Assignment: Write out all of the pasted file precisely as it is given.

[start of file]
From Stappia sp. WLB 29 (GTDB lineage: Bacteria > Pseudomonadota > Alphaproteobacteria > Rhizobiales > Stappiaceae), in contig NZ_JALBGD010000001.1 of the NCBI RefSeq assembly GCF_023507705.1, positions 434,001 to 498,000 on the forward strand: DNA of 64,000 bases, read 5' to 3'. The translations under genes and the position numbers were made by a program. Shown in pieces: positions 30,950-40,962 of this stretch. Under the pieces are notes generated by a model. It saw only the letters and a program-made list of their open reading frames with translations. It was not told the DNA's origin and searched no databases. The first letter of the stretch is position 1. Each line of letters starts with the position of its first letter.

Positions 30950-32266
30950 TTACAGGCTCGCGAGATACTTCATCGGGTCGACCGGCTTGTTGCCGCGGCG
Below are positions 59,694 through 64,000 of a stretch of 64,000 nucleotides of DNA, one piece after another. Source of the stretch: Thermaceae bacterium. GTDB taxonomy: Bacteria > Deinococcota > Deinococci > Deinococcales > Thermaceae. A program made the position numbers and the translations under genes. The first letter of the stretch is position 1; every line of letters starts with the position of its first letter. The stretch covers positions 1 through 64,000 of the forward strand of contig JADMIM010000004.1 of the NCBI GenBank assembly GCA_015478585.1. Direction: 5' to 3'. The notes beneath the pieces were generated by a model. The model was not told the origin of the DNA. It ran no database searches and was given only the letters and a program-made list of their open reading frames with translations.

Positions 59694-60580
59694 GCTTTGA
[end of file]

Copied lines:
From Stappia sp. WLB 29 (GTDB lineage: Bacteria > Pseudomonadota > Alphaproteobacteria > Rhizobiales > Stappiaceae), in contig NZ_JALBGD010000001.1 of the NCBI RefSeq assembly GCF_023507705.1, positions 434,001 to 498,000 on the forward strand: DNA of 64,000 bases, read 5' to 3'. The translations under genes and the position numbers were made by a program. Shown in pieces: positions 30,950-40,962 of this stretch. Under the pieces are notes generated by a model. It saw only the letters and a program-made list of their open reading frames with translations. It was not told the DNA's origin and searched no databases. The first letter of the stretch is position 1. Each line of letters starts with the position of its first letter.

Positions 30950-32266
30950 TTACAGGCTCGCGAGATACTTCATCGGGTCGACCGGCTTGTTGCCGCGGCG
Below are positions 59,694 through 64,000 of a stretch of 64,000 nucleotides of DNA, one piece after another. Source of the stretch: Thermaceae bacterium. GTDB taxonomy: Bacteria > Deinococcota > Deinococci > Deinococcales > Thermaceae. A program made the position numbers and the translations under genes. The first letter of the stretch is position 1; every line of letters starts with the position of its first letter. The stretch covers positions 1 through 64,000 of the forward strand of contig JADMIM010000004.1 of the NCBI GenBank assembly GCA_015478585.1. Direction: 5' to 3'. The notes beneath the pieces were generated by a model. The model was not told the origin of the DNA. It ran no database searches and was given only the letters and a program-made list of their open reading frames with translations.

Positions 59694-60580
59694 GCTTTGA